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Making Sense of Chinas Economic Reform: Initial Success and Current Danger Zhiyuan Cui School of Public Policy and Management Tsinghua University Beijing,

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Presentation on theme: "Making Sense of Chinas Economic Reform: Initial Success and Current Danger Zhiyuan Cui School of Public Policy and Management Tsinghua University Beijing,"— Presentation transcript:

1 Making Sense of Chinas Economic Reform: Initial Success and Current Danger Zhiyuan Cui School of Public Policy and Management Tsinghua University Beijing, China

2 China: A New Workshop of the World Shunde in the Pearl River Delta, microwave-oven capital of the world, with 40% of global production in a single giant factory Shenzhen makes 70% of the worlds photocopiers Dongguan has 80,000 people working in a single factory making running shoes Zhongshan is the home of the worlds electric lighting industry

3 Hourly wages (US$) China0.68 India0.38 Pakistan0.41 Indonesia0.27 Malaysia1.41 Thailand0.91 Dominican Republic1.65 South Africa1.38 Hourly Wages in the Garment Industry, 2002

4 IndiaChinaKerala Estimated proportion of the population living below the international poverty line, 1997-8 (%) Annual growth rate of per-capita GDP (%) 1980-90 1990-99 Life expectancy at birth, 1999 (years) Infant mortality rate, 1999 (per 1,000 live births) 44.2 3.7 4.1 63 71 18.5 8.6 9.6 70 30 n/a 2.3 5.1 74 14 Source: J. Dreze and A. Sen, India Development and Participation, p.115. India, China and Kerala: Selected Comparisons

5 1981-2 Female Male 1990-1 Female Male Adults (age 15+) India China Kerala Adolescents (age 15-19) India China Kerala 26 55 51 79 71 86 43 66 85 96 92 95 34 62 68 87 84 93 55 75 92 97 98 98 Literacy Rates in India, China and Kerala Source: J. Dreze and A. Sen, India Development and Participation, p. 117.

6 Sen on Chinas Pre-reform and Post-reform Connection It may have been very far from Maos own intentions to develop literacy and basic health care in ways that would help to promote market-based, internationally- oriented enterprises (though that dialectical contrariness must have some interest for a Marxist theorist). But these structural achievements in the pre-reform period have certainly served as direct and valuable inputs in fostering economic performance in post-reform China. In drawing lessons from China, these apparently contrary interconnections can be particularly important.

7 Sweden 25, India 32.5, United States 40.8, China 44.7, Brazil 59.1 Gini Coefficient for Chinas Income Distribution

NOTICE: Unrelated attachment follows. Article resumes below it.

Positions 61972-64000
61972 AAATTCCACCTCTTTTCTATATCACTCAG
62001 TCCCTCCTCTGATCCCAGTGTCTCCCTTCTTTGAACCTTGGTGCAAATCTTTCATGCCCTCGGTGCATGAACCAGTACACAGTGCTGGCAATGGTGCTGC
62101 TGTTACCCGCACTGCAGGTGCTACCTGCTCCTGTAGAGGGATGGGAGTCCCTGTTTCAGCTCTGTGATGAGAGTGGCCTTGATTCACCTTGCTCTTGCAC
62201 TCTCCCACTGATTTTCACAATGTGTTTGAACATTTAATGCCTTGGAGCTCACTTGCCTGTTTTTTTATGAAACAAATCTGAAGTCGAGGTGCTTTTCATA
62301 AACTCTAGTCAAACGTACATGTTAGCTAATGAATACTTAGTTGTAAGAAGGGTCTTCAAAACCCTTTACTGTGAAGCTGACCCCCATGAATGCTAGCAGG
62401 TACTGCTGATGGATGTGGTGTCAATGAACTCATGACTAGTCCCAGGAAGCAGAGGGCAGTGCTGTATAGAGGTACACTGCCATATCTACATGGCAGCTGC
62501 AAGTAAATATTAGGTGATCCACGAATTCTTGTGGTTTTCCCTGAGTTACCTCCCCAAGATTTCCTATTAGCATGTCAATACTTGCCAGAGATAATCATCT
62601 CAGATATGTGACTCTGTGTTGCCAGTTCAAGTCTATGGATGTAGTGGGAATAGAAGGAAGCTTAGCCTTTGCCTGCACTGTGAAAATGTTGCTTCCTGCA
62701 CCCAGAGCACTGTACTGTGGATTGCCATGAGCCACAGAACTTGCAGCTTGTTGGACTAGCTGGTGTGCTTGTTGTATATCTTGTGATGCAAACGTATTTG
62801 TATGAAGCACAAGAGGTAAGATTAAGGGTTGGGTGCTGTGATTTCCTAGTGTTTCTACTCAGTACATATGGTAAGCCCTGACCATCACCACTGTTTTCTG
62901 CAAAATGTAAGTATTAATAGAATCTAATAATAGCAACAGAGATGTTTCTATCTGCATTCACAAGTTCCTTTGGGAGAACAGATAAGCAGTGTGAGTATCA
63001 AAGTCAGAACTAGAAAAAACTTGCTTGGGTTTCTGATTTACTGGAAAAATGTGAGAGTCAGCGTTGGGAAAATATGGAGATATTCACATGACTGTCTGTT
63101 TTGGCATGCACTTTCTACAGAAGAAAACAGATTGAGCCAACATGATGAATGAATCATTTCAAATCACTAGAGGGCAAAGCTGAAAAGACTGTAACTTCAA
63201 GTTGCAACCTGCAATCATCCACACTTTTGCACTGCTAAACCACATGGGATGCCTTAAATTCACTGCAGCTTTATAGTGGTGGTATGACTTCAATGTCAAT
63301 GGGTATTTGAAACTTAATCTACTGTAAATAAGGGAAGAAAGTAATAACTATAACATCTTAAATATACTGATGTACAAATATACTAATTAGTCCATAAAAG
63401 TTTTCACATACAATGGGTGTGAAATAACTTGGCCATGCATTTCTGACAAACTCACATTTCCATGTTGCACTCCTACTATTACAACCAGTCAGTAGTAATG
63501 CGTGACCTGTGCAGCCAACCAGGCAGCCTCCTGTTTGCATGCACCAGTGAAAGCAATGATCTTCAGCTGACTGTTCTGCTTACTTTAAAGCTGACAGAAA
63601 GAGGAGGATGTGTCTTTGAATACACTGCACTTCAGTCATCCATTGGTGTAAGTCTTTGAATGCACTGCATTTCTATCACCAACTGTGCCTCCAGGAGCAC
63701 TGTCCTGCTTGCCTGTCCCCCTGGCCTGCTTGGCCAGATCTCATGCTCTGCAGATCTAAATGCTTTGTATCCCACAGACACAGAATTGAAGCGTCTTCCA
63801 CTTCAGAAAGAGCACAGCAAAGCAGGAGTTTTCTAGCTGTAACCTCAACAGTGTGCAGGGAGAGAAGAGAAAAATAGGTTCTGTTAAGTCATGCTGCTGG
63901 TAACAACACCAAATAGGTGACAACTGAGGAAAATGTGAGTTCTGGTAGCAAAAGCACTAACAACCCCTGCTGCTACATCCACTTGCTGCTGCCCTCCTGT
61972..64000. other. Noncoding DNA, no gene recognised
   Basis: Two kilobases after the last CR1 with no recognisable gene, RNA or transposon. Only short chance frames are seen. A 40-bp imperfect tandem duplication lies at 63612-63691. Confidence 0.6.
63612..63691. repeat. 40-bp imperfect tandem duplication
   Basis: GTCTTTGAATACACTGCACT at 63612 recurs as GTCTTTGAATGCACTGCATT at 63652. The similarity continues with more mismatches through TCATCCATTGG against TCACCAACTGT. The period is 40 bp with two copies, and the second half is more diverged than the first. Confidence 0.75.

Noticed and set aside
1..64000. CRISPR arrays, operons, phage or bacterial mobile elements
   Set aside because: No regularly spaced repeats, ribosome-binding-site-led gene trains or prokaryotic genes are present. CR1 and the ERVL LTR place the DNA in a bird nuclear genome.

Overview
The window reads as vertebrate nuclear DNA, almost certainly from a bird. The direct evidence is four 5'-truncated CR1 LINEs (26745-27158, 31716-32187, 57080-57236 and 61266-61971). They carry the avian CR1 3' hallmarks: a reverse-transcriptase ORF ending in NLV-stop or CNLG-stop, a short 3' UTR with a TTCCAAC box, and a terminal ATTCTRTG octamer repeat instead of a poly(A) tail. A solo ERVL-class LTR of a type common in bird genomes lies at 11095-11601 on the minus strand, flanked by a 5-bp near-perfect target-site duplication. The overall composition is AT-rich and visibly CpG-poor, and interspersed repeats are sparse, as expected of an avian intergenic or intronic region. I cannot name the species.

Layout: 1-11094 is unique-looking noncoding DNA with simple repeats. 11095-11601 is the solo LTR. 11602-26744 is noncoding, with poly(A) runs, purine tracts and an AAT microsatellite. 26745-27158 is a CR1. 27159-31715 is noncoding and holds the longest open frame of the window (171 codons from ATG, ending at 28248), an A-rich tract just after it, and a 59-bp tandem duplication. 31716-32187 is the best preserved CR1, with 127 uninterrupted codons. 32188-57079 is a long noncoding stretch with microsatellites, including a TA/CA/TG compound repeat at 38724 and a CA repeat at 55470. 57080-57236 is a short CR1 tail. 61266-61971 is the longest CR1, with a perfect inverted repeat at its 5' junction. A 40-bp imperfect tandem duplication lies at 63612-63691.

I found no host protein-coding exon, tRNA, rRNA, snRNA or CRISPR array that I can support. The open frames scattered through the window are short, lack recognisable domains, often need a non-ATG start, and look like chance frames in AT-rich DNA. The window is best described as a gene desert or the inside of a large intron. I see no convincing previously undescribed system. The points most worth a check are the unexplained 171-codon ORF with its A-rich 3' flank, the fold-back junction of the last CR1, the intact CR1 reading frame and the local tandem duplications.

8 YearGDPExportsChina Share in World Exports (%) Chinas Ranking in World Exports RMB billion Yuan Growth Rate (%) RMB Billion Yuan USD Billion Dollar Growth Rate (%) 199018553.8298.662.118.21.815 199121629.2382.771.815.72.013 1992266414.2467.684.918.22.311 1993346313.5528.591.78.02.511 1994467612.61042.2121.031.92.911 1995584810.51245.2148.823.03.011 199667889.61257.6151.01.52.911 199774468.81516.1182.821.03.310 199878357.81522.4183.70.53.49 199982077.11616.0194.96.13.69 200089478.02063.4249.227.84.07 200197317.52202.4266.16.84.36 2002105178.32694.8325.622.45.15 20031173910.23628.8438.234.65.94 2004136879.94910.3593.335.46.5 Chinas GDP and Export Growth Rates, 1990-2004

9 Chinas GDP and Export Growth Rates, 1990 - 2005 %

10 Export Structure of Chinas Top Five Exporting Provinces Guangdong JiangsuShanghaiZhejiangShandong Exports in 2003 (million $) As % of China s Total Exports 152,848 (34.88) 59,140 (13.50) 48,482 (11.06) 41,603 (9.49) 26,573 (6.06) Primary Goods As % of total exports 4,001 (2.62) 1,136 (1.92) 1,232 (2.54) 2,450 (5.89) 5,367 (20.2) Manufactured Goods As % of total exports 148,847 (97.28) 58,004 (98.08) 47,250 (97.46) 39,153 (94.11) 21,206 (79.8) General Trade Exports As % of total exports 29,192 (19.1) 22,480 (38.01) 19,417 (40.05) 34,195 (82.19) 14,007 (52.71) Imported-Materials-Processing Exports As % of total exports 84,172 (55.07) 30,426 (51.45) 27,631 (56.99) 6,093 (14.65) 8,452 (31.81) Supplied-Materials-Processing Exports As % of total exports 33,973 (22.23) 6,162 (10.42) 1,190 (2.86) 3,929 (14.78) State-owned Enterprises Exports As % of total exports 40,553 (26.53) 12,186 (20.6) 15,188 (31.33) 13,303 (31.98) Collective-owned Enterprises Exports As % of total exports 5,601 (3.66) 3,413 (5.77) NA7,262 (17.46) Private Enterprises Exports As % of total exports 11,299 (7.39) NA 7,938 (19.08) Foreign-funded Enterprises Exports As % of total exports 95,373 (62.4) 41,135 (69.56) 30,813 (63.56) 13,050 (31.37)